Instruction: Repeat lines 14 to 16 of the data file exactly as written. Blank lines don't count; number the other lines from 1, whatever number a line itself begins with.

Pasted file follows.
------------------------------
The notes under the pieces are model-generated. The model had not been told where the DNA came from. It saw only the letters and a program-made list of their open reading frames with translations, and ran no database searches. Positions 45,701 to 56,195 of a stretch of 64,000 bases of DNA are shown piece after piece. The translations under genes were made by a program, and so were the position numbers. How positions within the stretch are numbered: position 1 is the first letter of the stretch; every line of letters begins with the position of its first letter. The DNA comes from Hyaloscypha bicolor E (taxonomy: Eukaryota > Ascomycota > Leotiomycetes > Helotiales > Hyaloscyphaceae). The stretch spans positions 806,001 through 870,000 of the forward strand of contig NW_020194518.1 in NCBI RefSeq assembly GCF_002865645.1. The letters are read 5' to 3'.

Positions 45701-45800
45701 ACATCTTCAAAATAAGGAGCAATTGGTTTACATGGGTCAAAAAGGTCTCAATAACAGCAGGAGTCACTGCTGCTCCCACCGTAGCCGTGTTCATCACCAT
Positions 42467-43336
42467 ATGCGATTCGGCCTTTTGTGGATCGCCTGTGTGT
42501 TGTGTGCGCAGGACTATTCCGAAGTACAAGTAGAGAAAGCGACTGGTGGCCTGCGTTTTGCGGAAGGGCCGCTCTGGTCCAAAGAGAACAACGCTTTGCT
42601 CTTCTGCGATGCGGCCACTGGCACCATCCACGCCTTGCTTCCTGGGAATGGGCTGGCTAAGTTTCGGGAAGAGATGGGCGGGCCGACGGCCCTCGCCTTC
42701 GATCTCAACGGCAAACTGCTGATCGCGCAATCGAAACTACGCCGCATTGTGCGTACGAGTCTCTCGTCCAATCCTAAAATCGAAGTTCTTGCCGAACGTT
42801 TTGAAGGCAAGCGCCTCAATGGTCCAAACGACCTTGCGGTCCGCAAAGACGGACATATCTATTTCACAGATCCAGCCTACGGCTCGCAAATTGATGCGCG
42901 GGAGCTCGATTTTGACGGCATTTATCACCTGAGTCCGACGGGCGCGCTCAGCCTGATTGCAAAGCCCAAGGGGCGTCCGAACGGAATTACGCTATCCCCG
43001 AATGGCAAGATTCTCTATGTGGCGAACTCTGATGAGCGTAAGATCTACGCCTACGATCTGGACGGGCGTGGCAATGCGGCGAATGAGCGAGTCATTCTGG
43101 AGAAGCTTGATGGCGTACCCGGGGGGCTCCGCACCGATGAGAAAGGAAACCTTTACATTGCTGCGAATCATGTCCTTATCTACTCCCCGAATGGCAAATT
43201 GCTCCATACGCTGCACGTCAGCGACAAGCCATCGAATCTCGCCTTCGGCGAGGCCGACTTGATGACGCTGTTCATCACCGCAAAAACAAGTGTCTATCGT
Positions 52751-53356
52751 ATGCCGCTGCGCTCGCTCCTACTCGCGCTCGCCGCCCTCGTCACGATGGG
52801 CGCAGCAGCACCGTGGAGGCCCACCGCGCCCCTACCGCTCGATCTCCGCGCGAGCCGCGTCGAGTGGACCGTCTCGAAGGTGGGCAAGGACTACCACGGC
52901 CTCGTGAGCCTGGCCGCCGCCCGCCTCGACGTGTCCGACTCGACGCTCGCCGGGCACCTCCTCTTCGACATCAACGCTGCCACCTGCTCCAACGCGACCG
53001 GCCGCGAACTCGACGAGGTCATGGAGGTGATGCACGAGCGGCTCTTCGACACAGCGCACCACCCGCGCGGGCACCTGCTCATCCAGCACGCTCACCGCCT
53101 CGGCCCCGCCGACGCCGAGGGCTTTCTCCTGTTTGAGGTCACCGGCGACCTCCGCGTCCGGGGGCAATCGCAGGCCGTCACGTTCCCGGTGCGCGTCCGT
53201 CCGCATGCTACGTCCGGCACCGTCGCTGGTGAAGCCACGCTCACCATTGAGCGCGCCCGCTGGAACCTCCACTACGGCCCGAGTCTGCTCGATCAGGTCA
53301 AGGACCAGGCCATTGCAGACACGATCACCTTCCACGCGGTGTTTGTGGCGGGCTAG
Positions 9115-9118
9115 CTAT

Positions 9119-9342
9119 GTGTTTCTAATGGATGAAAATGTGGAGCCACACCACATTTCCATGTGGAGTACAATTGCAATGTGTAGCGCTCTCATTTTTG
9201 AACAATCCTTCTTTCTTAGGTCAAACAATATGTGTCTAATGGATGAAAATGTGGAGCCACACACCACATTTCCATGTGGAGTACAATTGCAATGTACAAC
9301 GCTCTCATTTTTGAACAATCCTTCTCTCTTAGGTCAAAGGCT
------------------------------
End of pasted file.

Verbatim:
Positions 52751-53356
52751 ATGCCGCTGCGCTCGCTCCTACTCGCGCTCGCCGCCCTCGTCACGATGGG
52801 CGCAGCAGCACCGTGGAGGCCCACCGCGCCCCTACCGCTCGATCTCCGCGCGAGCCGCGTCGAGTGGACCGTCTCGAAGGTGGGCAAGGACTACCACGGC